Protective oil fencing coming down across the coast

OCEAN SPRINGS, MS (WLOX) - By Steve Phillips – bio | email

OCEAN SPRINGS, MS (WLOX) - Barrier fencing designed to protect sensitive marshes from incoming oil is being taken down. Work crews spent much of the day Wednesday removing large sections of the fabric fence from East Beach in Ocean Springs. And similar work is happening at several locations along the Mississippi gulf coast.

Ocean Springs was the "pilot project" for the fabric, barrier fencing. It's a protective measure that was then adopted coastwide. With the threat of oil washing ashore no longer an immediate concern, the fencing is coming down.

Workers attach large steel chains to lengthy sections of the barrier fence, then use heavy equipment to drag the fencing onto the beach.

Ocean Springs Mayor Connie Moran says the specialty fencing served its purpose.

"A liquid oil product would not have been able to get through. And I think they prevented any tar balls from going into the marsh. So, they did their job. It was an innovative technique and then it was replicated coastwide," said the mayor.

"It took about four weeks to get through BP. We did here in Ocean Springs the first pilot test of it. They liked the way it held up. It held up to wave action. So, then they decided to fund it coastwide," she said.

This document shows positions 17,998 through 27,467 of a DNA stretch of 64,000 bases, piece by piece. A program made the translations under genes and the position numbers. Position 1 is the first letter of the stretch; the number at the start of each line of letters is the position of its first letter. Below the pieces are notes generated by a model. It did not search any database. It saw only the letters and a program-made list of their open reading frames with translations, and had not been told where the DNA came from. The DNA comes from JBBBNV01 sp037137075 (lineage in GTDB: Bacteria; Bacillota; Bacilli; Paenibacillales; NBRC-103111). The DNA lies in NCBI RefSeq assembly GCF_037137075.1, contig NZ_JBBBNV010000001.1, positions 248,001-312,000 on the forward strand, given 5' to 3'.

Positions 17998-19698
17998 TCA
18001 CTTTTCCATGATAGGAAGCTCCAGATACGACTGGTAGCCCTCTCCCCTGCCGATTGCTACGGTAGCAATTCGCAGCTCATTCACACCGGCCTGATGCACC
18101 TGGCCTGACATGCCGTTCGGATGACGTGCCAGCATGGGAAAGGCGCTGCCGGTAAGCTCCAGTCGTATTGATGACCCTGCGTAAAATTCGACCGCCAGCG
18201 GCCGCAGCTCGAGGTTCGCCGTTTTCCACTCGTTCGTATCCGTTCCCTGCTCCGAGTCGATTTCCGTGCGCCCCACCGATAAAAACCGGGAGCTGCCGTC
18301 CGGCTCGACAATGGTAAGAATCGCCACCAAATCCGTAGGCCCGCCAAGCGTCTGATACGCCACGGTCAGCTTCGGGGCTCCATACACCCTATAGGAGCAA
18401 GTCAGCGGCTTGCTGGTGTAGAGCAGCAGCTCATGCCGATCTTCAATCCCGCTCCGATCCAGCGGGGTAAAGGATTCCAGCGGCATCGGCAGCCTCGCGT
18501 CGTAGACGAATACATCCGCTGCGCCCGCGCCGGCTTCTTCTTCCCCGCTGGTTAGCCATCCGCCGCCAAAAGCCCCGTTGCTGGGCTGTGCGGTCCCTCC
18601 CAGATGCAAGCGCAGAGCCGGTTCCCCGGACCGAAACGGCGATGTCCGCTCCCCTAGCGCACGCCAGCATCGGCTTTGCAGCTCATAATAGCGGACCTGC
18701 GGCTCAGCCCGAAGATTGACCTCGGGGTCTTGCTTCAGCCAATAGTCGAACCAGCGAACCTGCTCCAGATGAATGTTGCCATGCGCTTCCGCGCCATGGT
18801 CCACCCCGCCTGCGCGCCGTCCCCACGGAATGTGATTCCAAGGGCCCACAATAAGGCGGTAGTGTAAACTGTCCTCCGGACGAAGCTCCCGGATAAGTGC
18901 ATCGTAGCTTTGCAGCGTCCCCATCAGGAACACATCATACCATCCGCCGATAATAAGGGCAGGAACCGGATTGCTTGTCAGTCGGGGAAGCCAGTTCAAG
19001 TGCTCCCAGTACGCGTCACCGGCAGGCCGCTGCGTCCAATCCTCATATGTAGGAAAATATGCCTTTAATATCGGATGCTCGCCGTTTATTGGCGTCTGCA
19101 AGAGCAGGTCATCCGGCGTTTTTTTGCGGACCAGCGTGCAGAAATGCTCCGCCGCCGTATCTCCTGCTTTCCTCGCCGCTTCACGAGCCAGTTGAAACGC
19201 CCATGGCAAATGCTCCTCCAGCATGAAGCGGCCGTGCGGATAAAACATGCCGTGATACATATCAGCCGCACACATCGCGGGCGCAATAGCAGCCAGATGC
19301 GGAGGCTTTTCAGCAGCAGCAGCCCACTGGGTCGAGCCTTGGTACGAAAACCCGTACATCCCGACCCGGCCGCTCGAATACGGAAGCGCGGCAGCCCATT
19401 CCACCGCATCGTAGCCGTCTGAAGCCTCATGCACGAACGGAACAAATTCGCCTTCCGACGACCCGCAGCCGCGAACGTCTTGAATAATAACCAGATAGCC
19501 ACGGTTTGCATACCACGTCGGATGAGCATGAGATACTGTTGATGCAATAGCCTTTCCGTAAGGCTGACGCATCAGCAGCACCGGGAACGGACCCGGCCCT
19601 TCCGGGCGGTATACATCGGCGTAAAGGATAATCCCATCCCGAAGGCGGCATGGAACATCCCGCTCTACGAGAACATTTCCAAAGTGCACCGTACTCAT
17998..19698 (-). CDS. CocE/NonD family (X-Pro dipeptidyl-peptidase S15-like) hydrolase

Images of thick oily goo tarnishing the marshes in Louisiana helped convince Mayor Moran the barrier fencing was the right thing to do.

"We wanted to do something innovative in order to protect our marshes, our beach where necessary and our estuaries. This is a hydrophilic fabric, so the water could flow through, but it would absorb oil," said Mayor Moran, "We certainly didn't want the type of oil we saw in photographs in the Louisiana marshes. And so this was our attempt to save our beach and our marshes from that type of product."

It's not just in Ocean Springs that the barrier fencing is coming down. It's happening across the coast. In fact, there are four different work crews doing the same thing. And they're not just working on the land; they're also working on the water.

"We're used to dealing with disasters and hurricanes. But this was our first oil spill. In dealing with the various agencies and looking at the various products, what could we do to protect ourselves, that was a new experience. And now we have that under our belts too," said Mayor Moran.

All the fencing in Ocean Springs should be gone in about ten days. The used fabric fencing will be disposed of in a landfill. The steel posts used to anchor the fencing will be recycled.

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